All that we miss

Charles Cowling

julian_barnes_2030375b

 

In his new book, Levels of Life, Julian Barnes writes of the grief he felt, and still feels, following the death of his wife, Pat Kavanagh. It centres on:

“the loss of shared vocabulary, of tropes, teases, short cuts, in-jokes, sillinesses, faux rebukes, amatory footnotes — all those obscure references rich in memory but valueless if explained to an outsider.”

It takes a great writer to articulate it so well. 

Barnes also describes the moment when it became “less likely” that he would kill himself because he realised that she was still alive in his memory. “I was her principal rememberer … I could not kill myself because then I would also be killing her. She would die a second time.”

 

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Ru Callender
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James, that’s an outrageous statement. Charles is as jober as a sudge.

james showers
Guest

PS It’s the shadow on the honk that gives Julian the undeniable advantage of resembling our brilliant ed.
And, er, is he a drinker too?

james showers
Guest

Yikes, Julian Barnes’ words smite me with a jagged recognition of what I would give for just one more full hour with Pamela. Who is still very much alive.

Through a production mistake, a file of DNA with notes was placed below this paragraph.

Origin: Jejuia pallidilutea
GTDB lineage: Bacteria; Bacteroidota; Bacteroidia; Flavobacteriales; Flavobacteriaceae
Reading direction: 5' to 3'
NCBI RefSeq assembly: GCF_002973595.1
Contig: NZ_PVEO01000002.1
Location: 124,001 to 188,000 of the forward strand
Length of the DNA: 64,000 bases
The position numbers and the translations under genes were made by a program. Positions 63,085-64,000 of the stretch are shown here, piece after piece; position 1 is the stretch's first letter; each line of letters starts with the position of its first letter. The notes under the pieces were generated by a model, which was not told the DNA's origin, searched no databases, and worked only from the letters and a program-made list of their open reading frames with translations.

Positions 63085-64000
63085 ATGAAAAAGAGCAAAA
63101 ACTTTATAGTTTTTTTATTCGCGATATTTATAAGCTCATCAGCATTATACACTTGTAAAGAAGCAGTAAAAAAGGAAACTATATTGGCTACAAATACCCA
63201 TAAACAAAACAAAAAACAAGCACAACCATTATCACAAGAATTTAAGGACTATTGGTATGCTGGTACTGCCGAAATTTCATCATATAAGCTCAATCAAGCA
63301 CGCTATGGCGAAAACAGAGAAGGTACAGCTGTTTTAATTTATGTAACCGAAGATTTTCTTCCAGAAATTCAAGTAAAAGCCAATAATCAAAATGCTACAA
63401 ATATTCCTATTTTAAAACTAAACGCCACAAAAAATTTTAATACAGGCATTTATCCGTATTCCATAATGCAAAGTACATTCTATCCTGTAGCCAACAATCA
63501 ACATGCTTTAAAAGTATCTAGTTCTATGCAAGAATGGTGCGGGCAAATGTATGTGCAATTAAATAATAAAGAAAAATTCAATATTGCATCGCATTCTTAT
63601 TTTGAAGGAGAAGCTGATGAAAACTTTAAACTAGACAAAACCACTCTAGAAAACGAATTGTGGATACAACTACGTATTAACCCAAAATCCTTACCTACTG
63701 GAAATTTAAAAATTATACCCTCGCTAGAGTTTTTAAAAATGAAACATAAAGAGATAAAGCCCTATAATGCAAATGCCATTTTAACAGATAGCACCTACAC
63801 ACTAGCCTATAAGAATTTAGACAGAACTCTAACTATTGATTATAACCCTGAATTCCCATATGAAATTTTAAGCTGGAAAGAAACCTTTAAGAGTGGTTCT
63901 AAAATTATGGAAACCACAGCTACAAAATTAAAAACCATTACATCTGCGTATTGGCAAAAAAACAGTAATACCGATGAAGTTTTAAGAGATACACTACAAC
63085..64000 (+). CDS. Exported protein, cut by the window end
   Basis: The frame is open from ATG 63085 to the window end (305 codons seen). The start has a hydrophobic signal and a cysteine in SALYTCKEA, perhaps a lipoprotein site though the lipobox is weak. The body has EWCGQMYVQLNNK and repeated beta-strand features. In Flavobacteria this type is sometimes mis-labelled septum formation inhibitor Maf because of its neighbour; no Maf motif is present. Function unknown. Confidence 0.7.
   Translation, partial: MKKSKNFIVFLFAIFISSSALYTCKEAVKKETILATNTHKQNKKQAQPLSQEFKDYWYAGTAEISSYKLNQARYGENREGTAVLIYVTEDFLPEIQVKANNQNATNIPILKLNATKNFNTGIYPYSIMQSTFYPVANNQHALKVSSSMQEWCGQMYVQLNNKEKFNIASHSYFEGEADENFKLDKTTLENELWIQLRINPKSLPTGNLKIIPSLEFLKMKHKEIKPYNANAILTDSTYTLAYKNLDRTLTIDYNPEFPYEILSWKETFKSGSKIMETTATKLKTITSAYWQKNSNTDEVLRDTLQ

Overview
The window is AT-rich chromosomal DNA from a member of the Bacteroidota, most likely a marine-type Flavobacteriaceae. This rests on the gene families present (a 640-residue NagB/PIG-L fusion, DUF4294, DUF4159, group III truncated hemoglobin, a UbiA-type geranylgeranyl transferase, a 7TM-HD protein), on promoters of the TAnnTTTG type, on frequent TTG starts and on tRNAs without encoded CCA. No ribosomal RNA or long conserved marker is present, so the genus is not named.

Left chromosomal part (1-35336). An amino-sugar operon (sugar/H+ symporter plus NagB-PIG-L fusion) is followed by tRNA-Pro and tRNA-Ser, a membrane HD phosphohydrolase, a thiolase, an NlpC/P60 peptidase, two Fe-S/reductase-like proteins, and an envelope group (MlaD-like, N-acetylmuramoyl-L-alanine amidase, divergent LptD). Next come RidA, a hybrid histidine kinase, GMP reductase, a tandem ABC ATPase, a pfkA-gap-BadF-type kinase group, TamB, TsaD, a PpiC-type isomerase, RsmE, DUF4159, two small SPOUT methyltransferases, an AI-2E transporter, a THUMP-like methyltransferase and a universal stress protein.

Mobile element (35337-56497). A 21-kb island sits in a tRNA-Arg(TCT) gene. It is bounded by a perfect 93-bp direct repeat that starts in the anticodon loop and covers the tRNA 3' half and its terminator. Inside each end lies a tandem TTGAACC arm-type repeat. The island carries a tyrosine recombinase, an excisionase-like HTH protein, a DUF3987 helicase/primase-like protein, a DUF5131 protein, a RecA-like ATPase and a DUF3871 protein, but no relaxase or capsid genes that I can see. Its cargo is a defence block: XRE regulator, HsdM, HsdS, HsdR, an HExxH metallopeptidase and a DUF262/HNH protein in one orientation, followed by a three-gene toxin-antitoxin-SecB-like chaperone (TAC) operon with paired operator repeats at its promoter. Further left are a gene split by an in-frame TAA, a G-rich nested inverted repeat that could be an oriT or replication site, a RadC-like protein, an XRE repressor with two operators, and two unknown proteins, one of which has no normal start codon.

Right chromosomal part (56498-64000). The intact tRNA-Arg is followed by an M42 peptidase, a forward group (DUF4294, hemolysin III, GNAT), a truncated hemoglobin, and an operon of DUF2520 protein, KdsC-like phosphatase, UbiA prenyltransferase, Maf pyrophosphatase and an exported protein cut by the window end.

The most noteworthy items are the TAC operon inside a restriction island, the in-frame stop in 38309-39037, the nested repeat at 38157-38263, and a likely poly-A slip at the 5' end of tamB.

I’m off home.

Richard
Guest
Richard

Charles, look in the mirror!

Richard
Guest
Richard

Lovely quote. From whom was Julian Barnes separated at birth? Anyone else spot a similarity? 🙂

andrew plume
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andrew plume

………….sure did Richard

I didn’t want to flag it first

regards

andrew

Kitty
Guest
Kitty

Justwhat I was thinking. Had to do a double-take.

gloria mundi
Guest

To each his world is private
and in that world one excellent minute.

And in that world one tragic minute
These are private.

In any man who dies there dies with him
his first snow and kiss and fight
it goes with him.

(Yevgeny Yevtushenko)

So Mr Barnes carries forward the private minutes of their life together, and those who knew both of them still find her in him, every time they meet.